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Scholar Richard making a brick at Bulmer Brick and Tile Ltd with Peter Minter

We then travelled up to Norwich to meet Nick Warns (Scholar, 1984). Here we visited two flint churches. The walls of the church at Winterton-on-sea were built with an unknapped flint core with loosely knapped flint facing. The walls of St Mary’s in Great Yarmouth were a closely knapped flint face with a brick core. The different construction methods resulted in very different conservation approaches.

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Rebuilt, fully pointed, knapped flint above existing knapped flint at Winterton-on-Sea Church

Later in the week the scholars visited Shawn Kholucy (Scholar, 1981) in Hoxne, Suffolk where we saw some exquisitely close-knapped, flush-work flint at St Peter and Paul, Eye.

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Close-knapped, flush-work flint at St Peter and Paul Eye Parish Church Suffolk with Shawn Kholucy

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The tradition of long-straw thatching has developed primarily in Suffolk and South Norfolk. Master thatcher Graham Borrill spent an afternoon explaining to us the entire process of the craft from field to rooftop. Graham grows his own long-straw which is put through a drying and threshing process before it is arranged into ‘gabbles’ and laid out onto a roof. The long-straw differs visually from wheat and water-reed thatch which is used in other parts of the country. Graham inspired all of us Scholars with his tales of travelling as a roadie with the Rolling Stones.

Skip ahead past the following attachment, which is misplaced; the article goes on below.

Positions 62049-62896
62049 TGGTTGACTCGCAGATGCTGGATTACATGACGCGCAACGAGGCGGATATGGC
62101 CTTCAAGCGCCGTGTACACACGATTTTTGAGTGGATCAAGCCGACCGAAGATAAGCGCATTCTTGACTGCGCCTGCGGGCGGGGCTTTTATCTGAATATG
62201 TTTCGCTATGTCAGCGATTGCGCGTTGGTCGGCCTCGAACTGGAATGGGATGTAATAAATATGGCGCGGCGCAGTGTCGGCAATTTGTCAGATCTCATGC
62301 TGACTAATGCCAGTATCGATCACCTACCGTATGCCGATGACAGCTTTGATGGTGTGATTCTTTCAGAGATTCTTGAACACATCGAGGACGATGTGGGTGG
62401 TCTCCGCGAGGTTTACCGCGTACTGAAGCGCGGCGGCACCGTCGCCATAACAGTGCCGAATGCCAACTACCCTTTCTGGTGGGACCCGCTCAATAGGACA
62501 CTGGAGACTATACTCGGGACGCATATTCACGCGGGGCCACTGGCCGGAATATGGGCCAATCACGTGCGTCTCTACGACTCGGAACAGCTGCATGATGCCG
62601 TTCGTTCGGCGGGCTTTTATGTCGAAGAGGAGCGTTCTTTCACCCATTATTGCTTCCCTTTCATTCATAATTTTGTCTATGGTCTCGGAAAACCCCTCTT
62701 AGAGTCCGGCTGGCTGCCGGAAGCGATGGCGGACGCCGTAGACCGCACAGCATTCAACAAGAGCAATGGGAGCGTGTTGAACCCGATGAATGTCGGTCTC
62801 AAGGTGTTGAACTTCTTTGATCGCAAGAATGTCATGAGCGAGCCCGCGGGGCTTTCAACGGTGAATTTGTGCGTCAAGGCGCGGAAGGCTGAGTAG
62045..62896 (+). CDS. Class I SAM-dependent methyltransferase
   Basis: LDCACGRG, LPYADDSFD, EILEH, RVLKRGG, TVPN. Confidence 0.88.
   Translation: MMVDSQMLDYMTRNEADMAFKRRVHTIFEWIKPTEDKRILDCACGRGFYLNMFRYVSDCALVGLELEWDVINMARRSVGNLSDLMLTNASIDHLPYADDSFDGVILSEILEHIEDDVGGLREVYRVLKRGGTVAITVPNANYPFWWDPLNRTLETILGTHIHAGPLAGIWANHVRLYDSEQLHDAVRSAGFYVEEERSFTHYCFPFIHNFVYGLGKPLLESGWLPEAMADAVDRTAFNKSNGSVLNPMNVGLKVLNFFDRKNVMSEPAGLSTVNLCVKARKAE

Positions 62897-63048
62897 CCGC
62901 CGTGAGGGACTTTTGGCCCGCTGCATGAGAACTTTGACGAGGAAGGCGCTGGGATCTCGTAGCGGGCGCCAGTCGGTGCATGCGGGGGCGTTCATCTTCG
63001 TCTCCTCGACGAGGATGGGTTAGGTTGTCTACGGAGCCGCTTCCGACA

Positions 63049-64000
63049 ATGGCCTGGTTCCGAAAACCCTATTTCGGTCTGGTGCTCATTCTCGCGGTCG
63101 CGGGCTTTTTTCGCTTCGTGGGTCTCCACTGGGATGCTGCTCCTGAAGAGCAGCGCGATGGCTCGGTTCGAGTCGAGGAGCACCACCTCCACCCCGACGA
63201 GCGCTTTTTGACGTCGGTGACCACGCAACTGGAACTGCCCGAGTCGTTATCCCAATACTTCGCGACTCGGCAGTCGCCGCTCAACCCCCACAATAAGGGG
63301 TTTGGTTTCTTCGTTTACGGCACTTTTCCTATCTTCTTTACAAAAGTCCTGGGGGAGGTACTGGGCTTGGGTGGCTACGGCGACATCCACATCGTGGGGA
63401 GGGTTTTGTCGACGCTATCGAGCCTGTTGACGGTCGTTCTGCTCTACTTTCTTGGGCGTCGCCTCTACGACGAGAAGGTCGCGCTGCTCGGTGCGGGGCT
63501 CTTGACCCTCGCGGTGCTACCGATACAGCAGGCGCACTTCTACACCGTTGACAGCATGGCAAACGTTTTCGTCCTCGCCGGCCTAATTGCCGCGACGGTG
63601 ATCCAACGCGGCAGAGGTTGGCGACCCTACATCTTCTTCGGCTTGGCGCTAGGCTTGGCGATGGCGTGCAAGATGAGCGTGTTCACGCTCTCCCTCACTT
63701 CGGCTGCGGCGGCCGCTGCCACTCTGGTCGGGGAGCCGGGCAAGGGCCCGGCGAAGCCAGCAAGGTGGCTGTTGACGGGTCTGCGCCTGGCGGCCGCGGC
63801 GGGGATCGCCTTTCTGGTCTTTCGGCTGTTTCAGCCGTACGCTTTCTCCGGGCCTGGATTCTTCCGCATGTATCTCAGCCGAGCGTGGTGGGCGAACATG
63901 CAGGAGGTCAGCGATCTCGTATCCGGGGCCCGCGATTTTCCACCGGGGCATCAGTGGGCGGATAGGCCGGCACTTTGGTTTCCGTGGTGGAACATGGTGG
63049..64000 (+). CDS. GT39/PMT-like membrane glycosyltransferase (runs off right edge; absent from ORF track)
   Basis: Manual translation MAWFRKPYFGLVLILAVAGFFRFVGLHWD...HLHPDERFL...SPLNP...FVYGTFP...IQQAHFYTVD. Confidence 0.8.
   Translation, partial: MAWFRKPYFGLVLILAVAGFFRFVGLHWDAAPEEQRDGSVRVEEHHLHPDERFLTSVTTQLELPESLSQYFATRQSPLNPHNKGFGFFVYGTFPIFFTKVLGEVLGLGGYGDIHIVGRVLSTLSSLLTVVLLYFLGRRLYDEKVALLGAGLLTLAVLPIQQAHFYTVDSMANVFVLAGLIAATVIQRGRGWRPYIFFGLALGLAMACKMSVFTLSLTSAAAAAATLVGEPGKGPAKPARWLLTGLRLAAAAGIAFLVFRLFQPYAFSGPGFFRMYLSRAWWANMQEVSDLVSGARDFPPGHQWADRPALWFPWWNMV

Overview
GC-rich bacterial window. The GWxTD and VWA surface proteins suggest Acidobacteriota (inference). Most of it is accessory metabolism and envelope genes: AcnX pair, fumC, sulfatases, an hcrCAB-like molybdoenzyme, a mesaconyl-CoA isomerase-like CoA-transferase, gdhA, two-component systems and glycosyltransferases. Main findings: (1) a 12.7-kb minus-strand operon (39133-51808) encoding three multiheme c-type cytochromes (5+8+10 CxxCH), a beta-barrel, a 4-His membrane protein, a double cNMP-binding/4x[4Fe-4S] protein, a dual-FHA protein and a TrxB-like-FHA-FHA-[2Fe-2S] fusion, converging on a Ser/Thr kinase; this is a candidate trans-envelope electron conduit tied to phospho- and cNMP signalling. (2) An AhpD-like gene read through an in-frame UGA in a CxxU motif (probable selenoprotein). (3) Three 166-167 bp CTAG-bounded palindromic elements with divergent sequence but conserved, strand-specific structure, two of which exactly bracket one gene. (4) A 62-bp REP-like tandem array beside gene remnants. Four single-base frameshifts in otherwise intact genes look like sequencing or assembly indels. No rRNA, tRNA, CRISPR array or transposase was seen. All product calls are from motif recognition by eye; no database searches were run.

From the Fellows’ sketchbooks

Throughout their 26 week long conservation tour the Fellows keep a sketchbook journal that they fill with notes and drawings from their travels to sites and workshops across the UK and abroad. Below are a few sketches from Tyrone Oakley and Johnnie Clarke from the first few weeks out on the road.

At Hampton Court Palace

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by Tyrone Oakley

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by Tyrone Oakley

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by Johnnie Clarke

 

The Painted Hall, Old Royal Naval College and The Great Hall Westminster Palace

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by Johnnie Clarke

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by Tyrone Oakley

 

On site sketches

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by Johnnie Clarke

JC_orchard barn

by Johnnie Clarke

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by Tyrone Oakley

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by Tyrone Oakley

Hampton Court Palace

Next on the conservation trail was Hampton Court Palace, where the group enjoyed a tour of the impressive roof. The palace started its life as a grand barn with a stone camera (room) that was used in 1236 by the Knights Hospitallers of St John Jerusalem as somewhere to store produce and keep their accounts. Excavations show that the original palace lacked any real residential accommodation. The building, as it stands today, is a mixture of Medieval, Tudor and Baroque architecture. Henry VIII, the palace’s most infamous resident, actually seized the palace from Cardinal Thomas Wolsey. Wolsey had acquired the small manor house on the Hampton Court Palace site in 1514 and built a luxurious palace around it.